Meet Angelika Drees
It takes many hands and minds to run the Relativistic Heavy Ion Collider (RHIC) and its four detectors. On the team of more than 1,000 scientists, engineers, and support staff , each person brings a unique combination of skills and insight to advance the RHIC program, with many playing multiple roles. Angelika Drees is one such person. She’s had a hand in both building and running the machine, and has been involved in the two main research missions at RHIC — exploring matter as it existed in the early universe and searching for the source of proton spin. A young mother, she also serves as a role model to high school girls who visit the Lab each year.
This isn’t surprising considering Drees wanted to be an astronaut as a teenager, but was told there were no women in that field. Not to be deterred, she reasoned that by becoming a scientist, she could eventually accompany astronauts on their missions. Her growing interest in astronomy and the origins of the universe — and a waning desire for space travel — eventually led her to physics.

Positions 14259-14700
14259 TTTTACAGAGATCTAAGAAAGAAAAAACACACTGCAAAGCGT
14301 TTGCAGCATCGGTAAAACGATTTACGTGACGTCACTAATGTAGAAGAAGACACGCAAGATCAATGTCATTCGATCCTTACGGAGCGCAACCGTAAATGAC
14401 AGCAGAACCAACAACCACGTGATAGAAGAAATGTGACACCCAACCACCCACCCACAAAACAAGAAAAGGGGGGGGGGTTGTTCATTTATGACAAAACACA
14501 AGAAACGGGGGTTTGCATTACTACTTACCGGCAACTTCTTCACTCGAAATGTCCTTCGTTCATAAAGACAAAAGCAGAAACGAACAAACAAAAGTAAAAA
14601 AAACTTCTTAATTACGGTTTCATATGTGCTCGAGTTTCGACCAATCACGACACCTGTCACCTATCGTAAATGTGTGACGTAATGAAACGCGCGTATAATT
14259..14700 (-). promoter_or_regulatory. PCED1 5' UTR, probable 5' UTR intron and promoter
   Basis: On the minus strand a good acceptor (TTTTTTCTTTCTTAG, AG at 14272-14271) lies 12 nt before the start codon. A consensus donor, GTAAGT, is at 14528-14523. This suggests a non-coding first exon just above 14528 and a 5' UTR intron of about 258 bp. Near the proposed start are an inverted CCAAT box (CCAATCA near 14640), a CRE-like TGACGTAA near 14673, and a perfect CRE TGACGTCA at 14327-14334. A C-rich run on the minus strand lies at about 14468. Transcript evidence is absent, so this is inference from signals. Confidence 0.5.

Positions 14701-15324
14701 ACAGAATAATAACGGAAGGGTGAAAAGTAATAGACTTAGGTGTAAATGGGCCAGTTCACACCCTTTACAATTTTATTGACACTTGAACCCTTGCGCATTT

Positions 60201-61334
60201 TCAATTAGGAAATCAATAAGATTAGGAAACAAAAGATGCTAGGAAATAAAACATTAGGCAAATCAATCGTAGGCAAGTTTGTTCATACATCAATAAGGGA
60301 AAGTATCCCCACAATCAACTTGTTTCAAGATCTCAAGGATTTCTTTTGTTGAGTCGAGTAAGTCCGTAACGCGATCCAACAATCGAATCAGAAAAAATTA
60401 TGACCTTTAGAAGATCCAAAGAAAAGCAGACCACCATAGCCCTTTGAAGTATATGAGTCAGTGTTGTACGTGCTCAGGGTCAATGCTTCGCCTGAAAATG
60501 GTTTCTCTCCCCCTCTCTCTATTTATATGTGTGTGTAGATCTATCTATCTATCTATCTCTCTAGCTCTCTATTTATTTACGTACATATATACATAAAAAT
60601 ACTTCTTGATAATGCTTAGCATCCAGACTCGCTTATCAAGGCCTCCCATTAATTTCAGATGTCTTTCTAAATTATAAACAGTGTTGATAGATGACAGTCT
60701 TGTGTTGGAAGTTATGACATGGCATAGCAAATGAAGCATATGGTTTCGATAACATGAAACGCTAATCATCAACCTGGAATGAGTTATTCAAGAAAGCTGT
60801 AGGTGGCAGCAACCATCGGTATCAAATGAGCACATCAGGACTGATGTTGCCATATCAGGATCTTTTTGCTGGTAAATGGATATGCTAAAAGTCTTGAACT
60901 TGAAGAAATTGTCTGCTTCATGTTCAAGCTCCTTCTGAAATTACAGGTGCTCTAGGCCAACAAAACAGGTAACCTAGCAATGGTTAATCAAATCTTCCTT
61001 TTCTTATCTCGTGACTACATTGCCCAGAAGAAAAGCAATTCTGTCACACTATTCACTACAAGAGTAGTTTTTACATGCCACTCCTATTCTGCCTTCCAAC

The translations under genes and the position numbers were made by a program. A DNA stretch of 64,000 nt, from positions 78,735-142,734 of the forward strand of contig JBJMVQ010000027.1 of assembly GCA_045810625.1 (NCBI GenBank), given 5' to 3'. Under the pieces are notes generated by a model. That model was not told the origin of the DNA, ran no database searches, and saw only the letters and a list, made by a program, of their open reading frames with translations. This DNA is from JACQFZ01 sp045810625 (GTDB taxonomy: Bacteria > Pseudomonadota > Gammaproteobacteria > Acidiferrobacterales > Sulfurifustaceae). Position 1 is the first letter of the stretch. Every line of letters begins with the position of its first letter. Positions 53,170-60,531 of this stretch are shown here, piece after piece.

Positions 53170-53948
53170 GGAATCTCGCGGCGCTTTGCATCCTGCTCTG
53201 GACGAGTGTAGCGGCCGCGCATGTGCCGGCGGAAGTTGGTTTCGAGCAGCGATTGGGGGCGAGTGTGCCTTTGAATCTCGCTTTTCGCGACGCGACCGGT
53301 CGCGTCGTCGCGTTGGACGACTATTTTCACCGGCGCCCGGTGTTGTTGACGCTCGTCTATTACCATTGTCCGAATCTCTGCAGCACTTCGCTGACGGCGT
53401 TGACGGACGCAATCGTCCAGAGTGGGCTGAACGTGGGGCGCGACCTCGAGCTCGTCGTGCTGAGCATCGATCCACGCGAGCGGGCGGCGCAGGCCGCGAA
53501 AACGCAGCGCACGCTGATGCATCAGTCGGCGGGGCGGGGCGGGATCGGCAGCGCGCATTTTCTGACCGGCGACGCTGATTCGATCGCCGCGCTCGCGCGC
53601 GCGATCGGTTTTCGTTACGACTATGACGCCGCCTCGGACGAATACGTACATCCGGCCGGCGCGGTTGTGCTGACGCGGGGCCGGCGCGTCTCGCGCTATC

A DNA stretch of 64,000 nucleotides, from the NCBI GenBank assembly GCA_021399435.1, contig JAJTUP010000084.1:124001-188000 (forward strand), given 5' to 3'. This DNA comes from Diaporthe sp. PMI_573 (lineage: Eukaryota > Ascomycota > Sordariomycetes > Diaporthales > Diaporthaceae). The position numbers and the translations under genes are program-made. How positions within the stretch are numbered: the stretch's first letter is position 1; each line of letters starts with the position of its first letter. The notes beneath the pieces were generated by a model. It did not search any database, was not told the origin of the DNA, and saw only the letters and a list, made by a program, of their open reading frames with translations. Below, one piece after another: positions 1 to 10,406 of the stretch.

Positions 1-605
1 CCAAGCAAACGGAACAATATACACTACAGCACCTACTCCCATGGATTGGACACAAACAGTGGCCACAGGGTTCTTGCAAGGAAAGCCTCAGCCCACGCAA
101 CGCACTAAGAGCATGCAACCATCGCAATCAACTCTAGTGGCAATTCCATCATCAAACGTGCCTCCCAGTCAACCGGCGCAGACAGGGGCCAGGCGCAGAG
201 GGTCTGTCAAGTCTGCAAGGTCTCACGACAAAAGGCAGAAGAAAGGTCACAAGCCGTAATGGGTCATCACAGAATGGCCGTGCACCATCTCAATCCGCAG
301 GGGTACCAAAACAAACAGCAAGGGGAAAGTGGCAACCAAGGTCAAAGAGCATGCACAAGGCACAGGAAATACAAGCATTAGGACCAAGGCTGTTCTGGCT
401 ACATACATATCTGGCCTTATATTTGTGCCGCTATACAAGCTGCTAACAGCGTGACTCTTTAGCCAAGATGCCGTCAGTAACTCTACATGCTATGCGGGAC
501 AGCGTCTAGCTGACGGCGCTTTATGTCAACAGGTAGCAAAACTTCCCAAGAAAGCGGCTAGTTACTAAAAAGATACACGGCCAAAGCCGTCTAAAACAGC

While majoring in high-energy physics at the University of Wuppertal in her native Germany, she volunteered as a counselor for disadvantaged children at a nearby horse farm, picking up skills as a blacksmith. Supporting herself as a blacksmith, she earned a master’s degree from Wuppertal in 1992.
Then she moved from bending metal horseshoes to complex physics experiments and, eventually, to bending beams of subatomic particles in colliders. Participating in studies on how factors such as nearby electric trains and tides aff ected the energy and motion of beams at CERN, the European laboratory for particle physics, Drees earned her Ph.D. in 1997, and then came to Brookhaven to work on RHIC.
She now divides her time between running the accelerator and working on the experiments. “I love having the opportunity to work on both experiments and accelerator problems,” she says.